From Pandemics to Government Shutdowns: The Need for All-Hazard Planning
By Maggie Davis
As the federal government enters its fifth week of a partial government shutdown, affected agencies are searching for any measure to maintain continuity of core services despite the current lapse in funding. Federal courts are uniquely strained at the moment, with roughly 33,000 employees needed for regular operations and a Constitutional mandate that judges be paid. Thus far, the courts have maintained operations by relying on fees and other available funds, as it has in prior shutdowns. Estimates from the courts’ administration, however, indicate that the judiciary will deplete reserve funding by February 1, 2019. Unless Congress appropriates money before that time, the judiciary will be faced with an unprecedented task of continuing operations with furloughed staff and unpaid essential workers.
With February approaching quickly, federal courts are taking steps toward identifying essential personnel and core functions. Some courts are turning to existing emergency plans for guidance, such as the United States Court for the Southern District of New York, which intends to exercise it the plan developed in response to global fears of a Bird Flu pandemic in 2005.
A 2005 outbreak of H5N1, a highly pathogenic form of avian influenza, spread rapidly throughout Southeast Asia with bird-to-human transmission widely feared. Public health officials at the time warned of an imminent and catastrophic global pandemic that could kill up to 150 million people. In response, President George W. Bush directed his Homeland Security Council to develop a National Strategy for Pandemic Influenza. As part of this strategy, federal courts were advised to review and update their Continuity of Operations Plans (COOP) to incorporate planning assumptions related to pandemic flu. Specifically, the plans assume employee absenteeism will peak at forty-percent (40%) and identify mechanisms to continue essential operations with such a sudden reduction in workforce.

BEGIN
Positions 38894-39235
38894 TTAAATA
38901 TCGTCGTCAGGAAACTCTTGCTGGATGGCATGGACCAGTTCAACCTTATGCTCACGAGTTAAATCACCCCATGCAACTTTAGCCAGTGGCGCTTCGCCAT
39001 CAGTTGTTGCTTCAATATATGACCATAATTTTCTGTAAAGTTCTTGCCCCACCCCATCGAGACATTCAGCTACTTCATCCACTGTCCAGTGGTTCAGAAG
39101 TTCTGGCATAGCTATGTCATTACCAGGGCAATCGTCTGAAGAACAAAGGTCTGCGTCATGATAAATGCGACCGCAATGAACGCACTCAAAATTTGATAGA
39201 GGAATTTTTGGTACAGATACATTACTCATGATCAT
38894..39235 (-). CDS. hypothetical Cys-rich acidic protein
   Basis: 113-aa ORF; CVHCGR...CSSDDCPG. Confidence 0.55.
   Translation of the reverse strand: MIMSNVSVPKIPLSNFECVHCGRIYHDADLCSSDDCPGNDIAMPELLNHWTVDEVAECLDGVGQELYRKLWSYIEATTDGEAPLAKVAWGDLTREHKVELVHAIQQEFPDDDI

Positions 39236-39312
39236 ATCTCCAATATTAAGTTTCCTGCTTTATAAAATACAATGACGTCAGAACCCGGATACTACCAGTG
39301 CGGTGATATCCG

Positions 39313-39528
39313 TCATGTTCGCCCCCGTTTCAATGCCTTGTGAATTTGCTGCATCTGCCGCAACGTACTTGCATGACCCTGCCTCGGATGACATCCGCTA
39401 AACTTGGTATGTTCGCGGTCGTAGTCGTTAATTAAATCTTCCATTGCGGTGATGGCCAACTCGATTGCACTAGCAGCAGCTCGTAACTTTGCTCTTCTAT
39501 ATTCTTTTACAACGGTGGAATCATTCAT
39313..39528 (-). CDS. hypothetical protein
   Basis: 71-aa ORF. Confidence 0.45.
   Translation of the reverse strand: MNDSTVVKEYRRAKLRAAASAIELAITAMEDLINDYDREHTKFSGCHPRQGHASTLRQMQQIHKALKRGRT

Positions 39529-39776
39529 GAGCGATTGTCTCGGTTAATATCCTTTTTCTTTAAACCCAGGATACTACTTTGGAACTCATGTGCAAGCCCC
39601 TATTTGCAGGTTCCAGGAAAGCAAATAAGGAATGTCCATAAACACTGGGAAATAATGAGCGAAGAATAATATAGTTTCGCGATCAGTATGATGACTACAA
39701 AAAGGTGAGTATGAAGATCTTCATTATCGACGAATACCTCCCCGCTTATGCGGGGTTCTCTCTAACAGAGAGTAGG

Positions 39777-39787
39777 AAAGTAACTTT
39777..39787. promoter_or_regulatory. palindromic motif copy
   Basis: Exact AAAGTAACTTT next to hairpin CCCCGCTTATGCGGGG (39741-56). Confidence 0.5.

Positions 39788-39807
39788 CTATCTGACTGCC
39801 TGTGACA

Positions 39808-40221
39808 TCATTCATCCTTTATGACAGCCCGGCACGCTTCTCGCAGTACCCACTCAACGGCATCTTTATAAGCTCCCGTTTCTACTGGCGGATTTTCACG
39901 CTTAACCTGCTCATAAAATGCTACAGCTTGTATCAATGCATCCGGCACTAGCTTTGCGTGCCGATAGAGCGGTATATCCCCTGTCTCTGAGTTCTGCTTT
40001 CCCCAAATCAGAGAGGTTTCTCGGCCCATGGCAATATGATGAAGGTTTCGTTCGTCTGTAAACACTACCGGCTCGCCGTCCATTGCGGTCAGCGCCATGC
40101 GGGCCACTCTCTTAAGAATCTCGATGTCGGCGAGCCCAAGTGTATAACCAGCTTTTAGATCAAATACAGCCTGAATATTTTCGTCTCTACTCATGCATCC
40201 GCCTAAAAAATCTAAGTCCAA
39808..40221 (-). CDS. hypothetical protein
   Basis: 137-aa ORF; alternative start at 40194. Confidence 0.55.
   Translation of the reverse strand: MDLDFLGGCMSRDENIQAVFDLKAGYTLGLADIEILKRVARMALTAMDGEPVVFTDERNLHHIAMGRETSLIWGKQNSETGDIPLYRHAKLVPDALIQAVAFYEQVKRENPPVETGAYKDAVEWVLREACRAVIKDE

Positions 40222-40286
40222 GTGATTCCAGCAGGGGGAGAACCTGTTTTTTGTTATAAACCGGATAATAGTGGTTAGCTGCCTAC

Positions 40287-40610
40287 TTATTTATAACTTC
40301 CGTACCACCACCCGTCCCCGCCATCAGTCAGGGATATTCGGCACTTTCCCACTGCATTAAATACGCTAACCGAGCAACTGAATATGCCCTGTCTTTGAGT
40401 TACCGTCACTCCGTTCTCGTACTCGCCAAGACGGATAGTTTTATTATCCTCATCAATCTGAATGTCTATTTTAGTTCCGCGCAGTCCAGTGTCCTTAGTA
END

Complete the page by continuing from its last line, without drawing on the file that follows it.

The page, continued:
Often, COOP planning emphasizes the need for continued operations to incidents that directly affect an organizations main facility rather than sudden, drastic workforce reduction. The 2005 requirement for federal courts to incorporate a sudden reduction in workforce, though, expanded the COOP planning process to account for such a scenario. Although intended for pandemic response, the core function of the bird flu plan is to maintain government operations with a sudden workforce reduction. The partial government shutdown and dwindling capital reserves of the judiciary lead to the same fundamental need—a need to maintain operations after a sudden reduction of workforce.
For years, emergency management professionals have emphasized all-hazard planning to address this very issue. Instead of focusing on a single hazard, all-hazard planning addresses core functions and outcomes. Framing emergency planning in terms of management consequences rather than responding to specific hazards creates a nimble plan, applicable to unforeseen scenarios. Recently, the Maryland Emergency Management Agency (MEMA) finalized the Maryland Consequence Management Operations Plan (CMOP) to outline agency obligations for responding to any threat or hazard in “a unified fashion, to limit the consequences of the issue.” While the CMOP is designed for operational response, the principles of consequence management are applicable to COOP efforts for agencies.
This prolonged partial government shutdown has greatly diminished the ability of afflicted government agencies from completing their mission. As it continues, more and more agencies must resolve novel consequences to a prolonged lack of funding. Although a resolution to the shutdown would be ideal, previous planning by federal agencies to address some of the consequences of a shutdown—even if done in a different context—will provide some guidance for addressing this self-inflicted crisis within the federal government.